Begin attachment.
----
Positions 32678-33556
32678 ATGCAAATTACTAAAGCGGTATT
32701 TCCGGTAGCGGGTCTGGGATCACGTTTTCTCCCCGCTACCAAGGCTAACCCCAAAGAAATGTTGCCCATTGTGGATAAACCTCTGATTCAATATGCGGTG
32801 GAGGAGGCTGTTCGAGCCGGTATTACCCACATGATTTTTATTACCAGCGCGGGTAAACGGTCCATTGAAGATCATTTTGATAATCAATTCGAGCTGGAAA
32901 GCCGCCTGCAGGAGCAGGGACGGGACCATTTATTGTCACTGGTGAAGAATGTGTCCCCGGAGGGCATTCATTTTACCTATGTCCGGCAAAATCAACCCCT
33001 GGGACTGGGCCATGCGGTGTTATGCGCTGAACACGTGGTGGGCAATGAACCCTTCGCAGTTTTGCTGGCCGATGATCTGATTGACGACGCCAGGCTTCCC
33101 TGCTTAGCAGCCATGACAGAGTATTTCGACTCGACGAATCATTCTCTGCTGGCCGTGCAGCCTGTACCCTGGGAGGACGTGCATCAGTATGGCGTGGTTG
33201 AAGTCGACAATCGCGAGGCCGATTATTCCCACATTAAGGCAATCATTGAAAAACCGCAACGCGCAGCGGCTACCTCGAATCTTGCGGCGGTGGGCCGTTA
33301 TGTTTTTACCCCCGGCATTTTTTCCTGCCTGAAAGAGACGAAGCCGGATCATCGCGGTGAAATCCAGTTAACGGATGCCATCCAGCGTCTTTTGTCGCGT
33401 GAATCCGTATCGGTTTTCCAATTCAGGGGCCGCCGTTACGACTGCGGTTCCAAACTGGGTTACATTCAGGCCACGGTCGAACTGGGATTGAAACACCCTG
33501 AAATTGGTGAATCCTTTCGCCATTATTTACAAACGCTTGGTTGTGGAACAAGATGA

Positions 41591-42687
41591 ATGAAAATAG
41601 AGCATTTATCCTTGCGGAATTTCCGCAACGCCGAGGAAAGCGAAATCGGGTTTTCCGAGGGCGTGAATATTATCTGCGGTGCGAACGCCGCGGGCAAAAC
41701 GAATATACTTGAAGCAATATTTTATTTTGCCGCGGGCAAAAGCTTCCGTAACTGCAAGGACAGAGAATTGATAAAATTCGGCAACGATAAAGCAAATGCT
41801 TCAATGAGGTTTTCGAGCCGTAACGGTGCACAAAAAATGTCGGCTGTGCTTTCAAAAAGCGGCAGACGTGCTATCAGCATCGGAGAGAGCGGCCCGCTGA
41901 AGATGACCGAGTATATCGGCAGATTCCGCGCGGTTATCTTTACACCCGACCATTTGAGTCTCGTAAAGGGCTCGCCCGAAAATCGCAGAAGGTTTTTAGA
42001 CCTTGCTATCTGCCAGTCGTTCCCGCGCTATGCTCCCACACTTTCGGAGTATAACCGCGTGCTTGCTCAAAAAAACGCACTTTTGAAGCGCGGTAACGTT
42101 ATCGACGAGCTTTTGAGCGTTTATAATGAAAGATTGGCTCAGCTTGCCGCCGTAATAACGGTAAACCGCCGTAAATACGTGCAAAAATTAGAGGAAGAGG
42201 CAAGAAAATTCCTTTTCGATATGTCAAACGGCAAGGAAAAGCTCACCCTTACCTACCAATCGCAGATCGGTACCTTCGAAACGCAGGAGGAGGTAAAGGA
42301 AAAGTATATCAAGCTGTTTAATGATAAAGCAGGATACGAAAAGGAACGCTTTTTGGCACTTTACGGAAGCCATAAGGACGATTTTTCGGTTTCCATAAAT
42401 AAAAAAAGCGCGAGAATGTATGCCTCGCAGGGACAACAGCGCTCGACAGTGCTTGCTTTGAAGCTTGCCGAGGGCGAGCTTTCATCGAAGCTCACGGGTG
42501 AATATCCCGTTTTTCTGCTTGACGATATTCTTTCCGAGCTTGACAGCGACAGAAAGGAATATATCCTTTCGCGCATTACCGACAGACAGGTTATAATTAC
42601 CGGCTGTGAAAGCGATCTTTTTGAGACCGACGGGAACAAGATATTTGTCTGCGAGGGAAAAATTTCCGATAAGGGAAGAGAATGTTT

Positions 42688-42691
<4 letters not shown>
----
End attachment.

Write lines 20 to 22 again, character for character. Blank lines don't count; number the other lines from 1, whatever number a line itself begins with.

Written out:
42201 CAAGAAAATTCCTTTTCGATATGTCAAACGGCAAGGAAAAGCTCACCCTTACCTACCAATCGCAGATCGGTACCTTCGAAACGCAGGAGGAGGTAAAGGA
42301 AAAGTATATCAAGCTGTTTAATGATAAAGCAGGATACGAAAAGGAACGCTTTTTGGCACTTTACGGAAGCCATAAGGACGATTTTTCGGTTTCCATAAAT
42401 AAAAAAAGCGCGAGAATGTATGCCTCGCAGGGACAACAGCGCTCGACAGTGCTTGCTTTGAAGCTTGCCGAGGGCGAGCTTTCATCGAAGCTCACGGGTG